20 August 2016

Review: Blood River by Tim Butcher



Full title: Blood River: A Journey to Africa’s Broken Heart
Genre: Travel
Subjects: Africa, the Congo river, Democratic Republic of the Congo, colonialism, history, adventure, exploitation, war.
Reading challenge:  The 2016 Nonfiction Reading Challenge, hosted by The Introverted Reader
Challenge tally: 3 books.

“I was travelling through a country with more past than future, a place where the hands of the clock spin not forwards, but backwards.”

This is the realisation that came to author Tim Butcher when he was about halfway through his foolhardy mission to follow the Congo river from it’s source all the way to the sea. Butcher had became fascinated with the Congo, especially the part played by Henry Morton Stanley in opening it up to European exploration and exploitation, and decided to follow Stanley’s route along the river as best he could. On the way he met all sorts of people: officials, both corrupt and otherwise, missionaries, aid workers and their African helpers, and Congolese people who were just trying to scrape a living in this dangerous country.

“‘But the Congo people. They don’t want to make money for themselves. They just want to take money from others.’”

This quotation came from an outsider whom Butcher believes put his finger on the Congo’s biggest problem: greed. The Democratic Republic of the Congo is a country rich in both minerals and natural resources, but the harsh conditions of the Belgian colonial rule broke down the age-old tribal system and when the Belgians left, the country was taken over by people who just wanted to exploit it for their own gain. Butcher calls it a kleptocracy. The result was that the good things that came from the Belgian rule, such as roads, railways, electrical systems, hospitals, schools, and other infrastructure, were left to moulder through lack of funds which all got skimmed into various pockets, while parts of the unfair bureaucracy system seem to have been retained.

He reports grinding poverty, formerly grand towns in ruins, roads and railway tracks being eaten by the jungle, decimated wildlife because the people have to rely on bush meat in the absence of domestic animals, malnutrition because the only crop people are interested in growing is fast-growing and belly-filling but nutrition-poor cassava, and the constant threat to towns and villages of raids by various militias and rebel groups. He draws a clear and unflinching picture of a society that has descended into lawlessness, anomy and anarchy.

While Butcher lays out the possible reasons for the situation, he offers no solutions, just lays out the facts, allowing the readers to draw their own conclusions. This is perhaps wise, since the problems of Africa are so vast that one single solution doesn't exist. He also carefully avoids criticising anyone too much. I suppose it’s not a good idea for a journalist on the Africa beat to be too critical of the regimes he writes about - it might make it impossible for him to visit the country again and do his job, but I would have liked to have seen some opinions from him.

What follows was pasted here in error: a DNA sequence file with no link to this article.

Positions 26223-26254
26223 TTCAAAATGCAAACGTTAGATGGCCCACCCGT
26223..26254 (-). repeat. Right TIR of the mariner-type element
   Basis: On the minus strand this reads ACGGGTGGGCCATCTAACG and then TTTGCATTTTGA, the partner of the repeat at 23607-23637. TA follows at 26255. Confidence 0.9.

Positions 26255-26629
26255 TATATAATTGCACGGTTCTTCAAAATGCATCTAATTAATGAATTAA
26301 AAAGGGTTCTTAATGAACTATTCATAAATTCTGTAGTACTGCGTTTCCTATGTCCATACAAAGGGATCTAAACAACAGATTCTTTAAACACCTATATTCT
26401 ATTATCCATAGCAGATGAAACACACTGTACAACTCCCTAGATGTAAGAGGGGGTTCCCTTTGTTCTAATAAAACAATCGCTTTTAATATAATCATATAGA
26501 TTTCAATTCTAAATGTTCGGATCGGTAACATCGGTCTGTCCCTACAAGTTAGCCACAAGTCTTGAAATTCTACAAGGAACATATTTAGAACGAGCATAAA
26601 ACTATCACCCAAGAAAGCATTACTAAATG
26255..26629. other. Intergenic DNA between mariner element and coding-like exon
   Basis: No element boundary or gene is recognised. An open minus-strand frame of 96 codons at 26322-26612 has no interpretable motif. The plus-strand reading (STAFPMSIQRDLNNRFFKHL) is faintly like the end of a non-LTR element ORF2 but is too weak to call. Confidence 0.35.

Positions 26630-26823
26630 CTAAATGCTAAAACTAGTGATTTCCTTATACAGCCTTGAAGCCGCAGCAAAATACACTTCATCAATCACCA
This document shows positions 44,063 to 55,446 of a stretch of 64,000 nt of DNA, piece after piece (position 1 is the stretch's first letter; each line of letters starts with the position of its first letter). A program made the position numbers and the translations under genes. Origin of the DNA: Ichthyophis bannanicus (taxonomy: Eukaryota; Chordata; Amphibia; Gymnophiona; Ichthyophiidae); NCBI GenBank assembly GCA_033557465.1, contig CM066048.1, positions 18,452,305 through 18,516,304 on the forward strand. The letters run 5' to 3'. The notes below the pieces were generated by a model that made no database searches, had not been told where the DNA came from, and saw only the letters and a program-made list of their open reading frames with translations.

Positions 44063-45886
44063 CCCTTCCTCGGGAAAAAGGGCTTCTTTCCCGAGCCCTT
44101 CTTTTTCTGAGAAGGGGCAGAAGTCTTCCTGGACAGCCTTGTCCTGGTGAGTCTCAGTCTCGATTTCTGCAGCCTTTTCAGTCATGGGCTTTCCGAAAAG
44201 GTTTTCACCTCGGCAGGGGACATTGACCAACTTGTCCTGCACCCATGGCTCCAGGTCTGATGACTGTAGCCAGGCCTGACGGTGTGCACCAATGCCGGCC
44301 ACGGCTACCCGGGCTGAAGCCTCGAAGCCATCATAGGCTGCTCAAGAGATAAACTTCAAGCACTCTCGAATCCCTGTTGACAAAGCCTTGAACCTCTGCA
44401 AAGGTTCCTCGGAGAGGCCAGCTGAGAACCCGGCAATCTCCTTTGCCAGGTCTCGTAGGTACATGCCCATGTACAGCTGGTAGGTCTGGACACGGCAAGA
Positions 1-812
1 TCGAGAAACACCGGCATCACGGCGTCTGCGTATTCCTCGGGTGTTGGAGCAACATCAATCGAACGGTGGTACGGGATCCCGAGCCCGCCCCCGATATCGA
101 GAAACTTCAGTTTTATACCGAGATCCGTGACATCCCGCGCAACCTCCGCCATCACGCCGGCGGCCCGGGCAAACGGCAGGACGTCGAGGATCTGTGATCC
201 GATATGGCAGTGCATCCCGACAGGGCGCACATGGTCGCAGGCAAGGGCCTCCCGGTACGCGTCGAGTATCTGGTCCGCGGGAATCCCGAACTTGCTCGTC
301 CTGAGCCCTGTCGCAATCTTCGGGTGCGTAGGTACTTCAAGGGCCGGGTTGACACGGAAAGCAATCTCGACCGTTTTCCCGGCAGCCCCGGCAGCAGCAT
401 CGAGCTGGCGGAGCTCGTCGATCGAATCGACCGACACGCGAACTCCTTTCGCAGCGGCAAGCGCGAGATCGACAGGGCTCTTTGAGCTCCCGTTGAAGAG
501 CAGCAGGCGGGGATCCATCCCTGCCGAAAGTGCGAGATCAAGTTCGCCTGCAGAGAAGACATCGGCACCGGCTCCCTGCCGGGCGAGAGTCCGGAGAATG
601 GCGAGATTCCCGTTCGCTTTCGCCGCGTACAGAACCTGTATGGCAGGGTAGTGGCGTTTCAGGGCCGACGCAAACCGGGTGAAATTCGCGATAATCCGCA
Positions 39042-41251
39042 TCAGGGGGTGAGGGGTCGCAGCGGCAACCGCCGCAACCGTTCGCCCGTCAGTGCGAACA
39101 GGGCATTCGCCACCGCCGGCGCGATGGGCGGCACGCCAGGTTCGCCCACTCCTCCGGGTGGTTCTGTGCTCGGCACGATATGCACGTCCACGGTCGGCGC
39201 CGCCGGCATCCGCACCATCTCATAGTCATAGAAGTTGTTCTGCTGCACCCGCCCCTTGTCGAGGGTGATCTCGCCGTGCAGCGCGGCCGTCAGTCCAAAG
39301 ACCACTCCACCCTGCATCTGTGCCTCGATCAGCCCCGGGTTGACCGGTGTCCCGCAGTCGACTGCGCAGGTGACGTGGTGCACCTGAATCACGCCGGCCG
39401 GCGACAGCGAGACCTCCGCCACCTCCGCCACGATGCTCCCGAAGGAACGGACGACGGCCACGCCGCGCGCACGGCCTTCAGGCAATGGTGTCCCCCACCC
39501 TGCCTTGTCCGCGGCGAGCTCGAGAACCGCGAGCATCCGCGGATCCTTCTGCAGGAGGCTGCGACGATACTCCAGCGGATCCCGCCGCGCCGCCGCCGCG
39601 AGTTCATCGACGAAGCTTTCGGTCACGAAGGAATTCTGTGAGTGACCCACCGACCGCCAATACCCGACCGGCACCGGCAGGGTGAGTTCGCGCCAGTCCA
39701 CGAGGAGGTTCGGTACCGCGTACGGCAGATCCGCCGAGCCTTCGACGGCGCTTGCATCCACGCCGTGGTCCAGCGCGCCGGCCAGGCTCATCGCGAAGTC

The book is well written and it's good to be able to read about the things they don’t tell you in the news reports, but one can’t help but wonder about Butcher’s motivations for doing the trip.

But then why does anyone make a trip like this? He calls it ordeal travel, and he’s right: this is not a trip one makes for fun or for the adventure. He faced scorching heat and the attendant risks of hyperthermia and dehydration, the threat of malaria and other tropical diseases, danger of accidents during road travel, and the constant danger from bad people kept him moving as fast as he could. He may not have travelled armed and with hundreds of bearers like Stanley, but he had the help of natives, missionaries and aid-workers he encountered on the way, which is, in my mind, much more sensible than trying to struggle it alone.

This is a dark book about bad things, but it does explain, even if it’s only in passing, some of the problems faced by this war-torn country. It is also, despite Butcher’s assertion that it was ordeal travel and not an adventure, a cracking adventure read.
If you have read it and liked it for the travel aspect, I’d like to recommend The Places in Between by Rory Stewart, which is about another of those journeys that make one question the sanity and motives of the person who did them. It describes a walk across Afghanistan in winter. Like Blood River, it also describes a war-torn country where there has been a breakdown of law and order.


Final thoughts:
This is a book that makes one angry and sad. Angry at the colonial powers for their exploitation and terrible treatment of the native people in the past, and even angrier at the natives who then took charge and treated their own people even more atrociously. Sad for knowing that it is a helpless anger because it doesn’t matter how much effort and money outsiders like the UN and various NGOs pour into the country - it’s like putting tiny sticking plasters on a gaping wound and hoping they will heal it. Nothing is going to happen for the better until there is willingness among the majority of the people themselves to fins solutions to the problems. 

Right now, it looks like there is a tenuous peace in the Democratic Republic of the Congo, and I hope it will hold and develop into something good.

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